Sometimes a significant event triggers people to contact our office for debt solutions. In one case we had a daughter contact us because her father had a motor vehicle accident and was unable to work for about 10 months nor maintain an income property during this time. Her father and mother had a personal home in one town and a small apartment building in another. While her father was off work due to the accident, her parents kept the expenses for the apartment building paid by using credit cards and lines of credit (unsecured debt) but they could not afford to pay the property taxes. A. Farber & Partner’s Debt Solutions Manager analyzed the parent’s liabilities and assets, then discussed with them that they could file a joint consumer proposal because their debts, excluding their principal residence, did not exceed $500,000. (All debts were jointly owed and the spouse of the debtor who had the accident had no income other than 50% of the rental income). As joint debtors, the parents took advantage of a new exemption in Ontario where each debtor is allowed a $10,000 exemption in equity in their principal residence. They obtained an opinion of value, and after deducting imputed selling costs, the equity in their principal residence was $9,875 each. Based on this calculation and because of the new exemption which took effect in December 2015, the full equity of $19,750 was wholly exempt on their principal residence. Since the vehicle involved in the accident was damaged there was very little value to creditors. The father still had a good paying job to go back to after he recovered from the accident.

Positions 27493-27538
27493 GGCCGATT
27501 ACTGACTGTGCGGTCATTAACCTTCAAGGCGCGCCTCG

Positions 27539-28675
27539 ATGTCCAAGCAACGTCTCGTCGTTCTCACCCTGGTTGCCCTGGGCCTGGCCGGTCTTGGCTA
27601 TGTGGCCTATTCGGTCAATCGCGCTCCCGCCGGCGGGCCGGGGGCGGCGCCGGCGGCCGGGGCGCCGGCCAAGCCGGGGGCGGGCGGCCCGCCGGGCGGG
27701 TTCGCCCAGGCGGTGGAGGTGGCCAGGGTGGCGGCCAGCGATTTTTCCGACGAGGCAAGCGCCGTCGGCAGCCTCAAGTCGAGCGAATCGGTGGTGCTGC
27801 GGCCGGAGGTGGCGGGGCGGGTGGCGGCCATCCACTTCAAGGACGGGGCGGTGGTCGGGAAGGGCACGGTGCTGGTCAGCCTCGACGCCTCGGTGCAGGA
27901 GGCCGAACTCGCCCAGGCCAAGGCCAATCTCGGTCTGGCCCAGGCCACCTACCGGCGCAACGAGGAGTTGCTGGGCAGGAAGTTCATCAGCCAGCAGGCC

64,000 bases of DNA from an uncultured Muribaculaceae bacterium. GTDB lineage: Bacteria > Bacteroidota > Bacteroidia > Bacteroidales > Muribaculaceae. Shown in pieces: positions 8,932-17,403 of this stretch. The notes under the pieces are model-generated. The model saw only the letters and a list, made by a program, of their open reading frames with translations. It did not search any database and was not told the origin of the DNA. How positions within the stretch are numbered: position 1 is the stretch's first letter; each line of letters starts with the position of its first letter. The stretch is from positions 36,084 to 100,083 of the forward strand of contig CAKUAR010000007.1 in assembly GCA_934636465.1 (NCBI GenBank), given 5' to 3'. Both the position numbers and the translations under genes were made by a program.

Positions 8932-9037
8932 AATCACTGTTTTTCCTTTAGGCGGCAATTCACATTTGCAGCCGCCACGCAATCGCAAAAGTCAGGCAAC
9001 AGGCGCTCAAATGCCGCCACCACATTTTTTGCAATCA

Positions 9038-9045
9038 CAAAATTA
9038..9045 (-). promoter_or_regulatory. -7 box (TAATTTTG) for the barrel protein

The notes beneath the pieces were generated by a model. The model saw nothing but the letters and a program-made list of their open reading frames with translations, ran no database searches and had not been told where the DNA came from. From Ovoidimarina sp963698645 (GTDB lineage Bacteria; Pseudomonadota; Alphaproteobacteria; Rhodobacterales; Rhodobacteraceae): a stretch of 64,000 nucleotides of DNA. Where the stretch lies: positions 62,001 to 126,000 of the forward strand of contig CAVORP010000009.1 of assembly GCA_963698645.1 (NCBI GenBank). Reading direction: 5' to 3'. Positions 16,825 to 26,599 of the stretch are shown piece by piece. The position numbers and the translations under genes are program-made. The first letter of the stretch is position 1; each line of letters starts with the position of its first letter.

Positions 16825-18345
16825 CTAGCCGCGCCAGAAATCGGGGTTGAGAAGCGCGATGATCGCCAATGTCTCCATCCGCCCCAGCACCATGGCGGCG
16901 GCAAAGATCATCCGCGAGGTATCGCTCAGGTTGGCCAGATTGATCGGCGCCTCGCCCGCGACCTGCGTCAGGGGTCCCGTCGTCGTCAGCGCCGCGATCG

Filing A Joint Consumer Proposal
The parent’s consumer proposal had to offer an amount in excess of the surplus income required to be paid for the family unit. They offered to pay back 55% of their joint debts through a joint consumer proposal. The apartment building would be relinquished to the secured creditor at the filing of the consumer proposal. Any shortfall or deficiency balance owing after the sale of the property would be included in the proposal. The parents were concerned about losing their home but the secured creditor for the apartment building cannot pursue them for the shortfall on the sale of the apartment building after the filing of the consumer proposal. A stay of proceedings would stop any further collection efforts or continuing actions against them or any of their assets.
This case is an example of how there is a way of resolving a problem of significant debt while avoiding bankruptcy. Anytime someone’s employment income or ability to maintain regular bill payments is interrupted by an accident or other unfortunate event, they should contact A. Farber & Partners to see if their unsecured debts can be compromised through a consumer proposal.